A recent article in The Atlantic nicely summarizes the dangers faced by the US banking sector as well as the dangers of focusing solely on our health at the expense of the economy:
…health risks and economic risks must be considered together. In calculating the risks of reopening the economy, we must understand the true costs of remaining closed. At some point, they will become more than the country can bear.
The financial sector isn’t like other sectors. If it fails, fundamental aspects of modern life could fail with it. We could lose the ability to get loans to buy a house or car, or to pay for college. Without reliable credit, many Americans might struggle to pay for their daily needs. This is why, in 2008, then–Treasury Secretary Henry Paulson went so far as to get down on one knee to beg Nancy Pelosi for her help sparing the system. He understood the alternative.
So, as much as some might worship Dr. Fauci or brand those who reopen their businesses (or solicit these businesses) as fools, locking ourselves in our basements for the next year is also not a solution. A middle ground is required.
I believe that the US will eventually achieve a successful balance of a reopened economy and a controlled infection rate—it is, after all, the wealthiest and most powerful nation in the world. But achieving this balance is by no means a certainty.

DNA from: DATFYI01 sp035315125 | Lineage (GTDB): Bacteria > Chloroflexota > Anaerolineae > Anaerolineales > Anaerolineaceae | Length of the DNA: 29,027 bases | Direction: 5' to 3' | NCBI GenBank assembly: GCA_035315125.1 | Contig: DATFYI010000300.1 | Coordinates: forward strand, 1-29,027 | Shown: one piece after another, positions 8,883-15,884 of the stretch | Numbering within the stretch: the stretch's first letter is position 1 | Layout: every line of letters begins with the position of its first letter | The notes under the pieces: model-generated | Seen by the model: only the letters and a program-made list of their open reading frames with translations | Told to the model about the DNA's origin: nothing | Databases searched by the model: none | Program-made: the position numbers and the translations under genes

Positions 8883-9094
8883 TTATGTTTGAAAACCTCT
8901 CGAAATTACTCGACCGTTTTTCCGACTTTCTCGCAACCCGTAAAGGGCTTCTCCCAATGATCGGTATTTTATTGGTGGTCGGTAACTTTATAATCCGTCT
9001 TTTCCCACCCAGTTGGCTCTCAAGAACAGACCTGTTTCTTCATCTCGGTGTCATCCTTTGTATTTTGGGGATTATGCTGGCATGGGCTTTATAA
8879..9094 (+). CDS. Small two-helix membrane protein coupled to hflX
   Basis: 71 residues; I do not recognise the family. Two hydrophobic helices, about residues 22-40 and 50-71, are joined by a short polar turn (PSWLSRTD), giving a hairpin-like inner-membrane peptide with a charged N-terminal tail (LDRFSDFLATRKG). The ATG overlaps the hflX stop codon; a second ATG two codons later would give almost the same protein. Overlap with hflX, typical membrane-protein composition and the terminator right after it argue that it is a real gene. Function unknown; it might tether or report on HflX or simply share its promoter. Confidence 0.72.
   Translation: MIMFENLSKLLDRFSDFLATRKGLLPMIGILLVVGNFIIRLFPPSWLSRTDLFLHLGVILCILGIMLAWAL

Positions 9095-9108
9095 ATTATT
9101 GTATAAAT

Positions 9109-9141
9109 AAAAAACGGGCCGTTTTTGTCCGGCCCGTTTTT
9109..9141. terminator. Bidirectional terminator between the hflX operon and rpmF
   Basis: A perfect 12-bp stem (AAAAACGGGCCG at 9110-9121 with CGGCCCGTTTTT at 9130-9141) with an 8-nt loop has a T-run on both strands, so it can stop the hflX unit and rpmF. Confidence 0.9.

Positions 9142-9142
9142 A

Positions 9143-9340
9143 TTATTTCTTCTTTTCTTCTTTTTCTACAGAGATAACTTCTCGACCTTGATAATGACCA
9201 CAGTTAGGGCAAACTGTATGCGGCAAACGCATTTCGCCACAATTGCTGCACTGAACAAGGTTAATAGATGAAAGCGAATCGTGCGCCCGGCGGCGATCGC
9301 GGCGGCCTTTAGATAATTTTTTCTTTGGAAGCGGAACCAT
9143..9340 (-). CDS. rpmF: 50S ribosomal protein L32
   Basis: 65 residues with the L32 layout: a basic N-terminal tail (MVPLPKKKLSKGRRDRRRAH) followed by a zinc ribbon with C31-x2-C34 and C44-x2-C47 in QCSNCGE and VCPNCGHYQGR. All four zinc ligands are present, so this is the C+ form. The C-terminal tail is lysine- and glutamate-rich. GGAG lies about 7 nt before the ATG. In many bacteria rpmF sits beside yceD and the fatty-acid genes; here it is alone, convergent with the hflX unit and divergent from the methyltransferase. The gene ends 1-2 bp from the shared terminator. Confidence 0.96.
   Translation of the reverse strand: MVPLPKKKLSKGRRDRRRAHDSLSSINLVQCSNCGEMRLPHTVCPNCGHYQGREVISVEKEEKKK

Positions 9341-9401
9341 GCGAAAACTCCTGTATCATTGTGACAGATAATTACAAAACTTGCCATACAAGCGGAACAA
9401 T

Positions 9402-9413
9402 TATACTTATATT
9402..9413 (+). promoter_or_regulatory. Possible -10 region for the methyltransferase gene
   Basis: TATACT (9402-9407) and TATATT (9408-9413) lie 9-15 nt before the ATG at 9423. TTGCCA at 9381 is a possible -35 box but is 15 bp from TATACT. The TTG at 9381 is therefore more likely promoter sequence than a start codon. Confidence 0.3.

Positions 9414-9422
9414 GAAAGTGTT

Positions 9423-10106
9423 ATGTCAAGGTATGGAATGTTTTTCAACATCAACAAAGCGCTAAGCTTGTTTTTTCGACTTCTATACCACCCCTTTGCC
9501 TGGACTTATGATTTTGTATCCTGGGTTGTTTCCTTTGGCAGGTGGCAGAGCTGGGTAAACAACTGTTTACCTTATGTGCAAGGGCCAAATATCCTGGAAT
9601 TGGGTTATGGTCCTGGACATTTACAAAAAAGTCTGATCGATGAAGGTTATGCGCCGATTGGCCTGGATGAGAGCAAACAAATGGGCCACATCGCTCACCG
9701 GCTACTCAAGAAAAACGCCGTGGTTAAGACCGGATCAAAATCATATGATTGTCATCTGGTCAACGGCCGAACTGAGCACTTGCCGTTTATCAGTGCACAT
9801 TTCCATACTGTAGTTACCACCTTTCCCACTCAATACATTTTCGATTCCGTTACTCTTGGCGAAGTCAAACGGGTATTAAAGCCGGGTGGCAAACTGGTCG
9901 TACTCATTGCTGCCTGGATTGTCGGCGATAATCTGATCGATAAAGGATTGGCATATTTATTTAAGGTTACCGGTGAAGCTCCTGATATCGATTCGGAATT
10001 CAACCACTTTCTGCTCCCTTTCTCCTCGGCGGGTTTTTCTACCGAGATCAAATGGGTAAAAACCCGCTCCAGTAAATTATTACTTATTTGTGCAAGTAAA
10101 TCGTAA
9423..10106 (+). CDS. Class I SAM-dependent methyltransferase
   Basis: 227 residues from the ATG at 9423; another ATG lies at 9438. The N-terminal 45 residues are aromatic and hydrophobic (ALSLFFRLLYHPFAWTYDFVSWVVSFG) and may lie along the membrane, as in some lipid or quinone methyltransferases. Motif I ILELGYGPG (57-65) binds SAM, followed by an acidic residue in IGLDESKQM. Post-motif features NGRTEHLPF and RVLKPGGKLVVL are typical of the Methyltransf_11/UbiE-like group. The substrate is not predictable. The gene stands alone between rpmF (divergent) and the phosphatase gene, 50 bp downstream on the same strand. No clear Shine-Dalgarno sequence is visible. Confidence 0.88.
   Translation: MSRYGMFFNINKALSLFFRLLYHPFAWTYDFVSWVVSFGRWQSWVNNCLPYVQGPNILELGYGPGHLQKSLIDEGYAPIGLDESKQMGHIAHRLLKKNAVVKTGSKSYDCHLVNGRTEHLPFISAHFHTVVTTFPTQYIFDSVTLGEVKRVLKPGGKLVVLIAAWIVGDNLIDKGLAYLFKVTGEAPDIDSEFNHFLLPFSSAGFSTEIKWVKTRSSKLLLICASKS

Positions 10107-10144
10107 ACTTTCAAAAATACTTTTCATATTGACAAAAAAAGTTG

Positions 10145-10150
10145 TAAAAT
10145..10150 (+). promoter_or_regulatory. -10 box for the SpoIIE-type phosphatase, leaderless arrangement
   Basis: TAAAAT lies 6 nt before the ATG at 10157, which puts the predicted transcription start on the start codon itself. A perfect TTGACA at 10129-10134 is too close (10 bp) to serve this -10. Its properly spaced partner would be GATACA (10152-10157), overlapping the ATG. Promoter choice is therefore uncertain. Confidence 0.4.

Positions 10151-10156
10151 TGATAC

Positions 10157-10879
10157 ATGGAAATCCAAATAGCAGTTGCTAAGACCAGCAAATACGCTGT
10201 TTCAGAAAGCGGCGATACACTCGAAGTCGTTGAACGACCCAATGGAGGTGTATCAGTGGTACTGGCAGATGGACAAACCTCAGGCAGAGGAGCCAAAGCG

The global economy is also fragile and probably can’t handle another major crisis. What a second crisis might look like is, of course, unknown. It could be something familiar and foreseeable, such as a further escalation of the US’s trade war with China or a second wave of coronavirus. But it might also come from out of left field. Deutsche Bank, incredibly, has actually cited volcanic eruptions and solar flares as cause for concern. (True story. You can read about it here.)
But, again, the point is this: there are ample and unforeseeable risks facing the US and world economies at the moment. And risks, by the way, are almost always unforeseeable. Was a crippling global pandemic on your radar back in January? While we can’t know the extent of America’s insistence on civil liberties over basic common sense, predict future trade relations with China or anticipate acts of God, what we can do is control our own portfolios.
What this means is having a mix of many asset classes, across many geographies and across many sectors. Balance and diversification. Defense and offense. Safety and growth.
If the world works out as we hope, you’ll still benefit greatly by owning a balanced portfolio. However, if solar flares shoot from Trump’s eyes and volcanos erupt behind him melting people’s faces like Major Toht from Raiders of the Lost Ark and cause markets to take another nosedive, your portfolio will still be ready and your downside significantly minimized.
And don’t laugh. Anything’s possible this year.
Easing the pain: hypothetical balanced portfolio (green line) vs Cdn equity market (blue line) during past bear markets
Click to enlarge. Source: Ontario Securities Commission. Sample balanced portfolio (50% Cdn equities, 18% US equities and 16% international equities) vs 100% Cdn equities. Total return.
Doug Rowat, FCSI® is Portfolio Manager with Turner Investments and Senior Vice President, Private Client Group, Raymond James Ltd.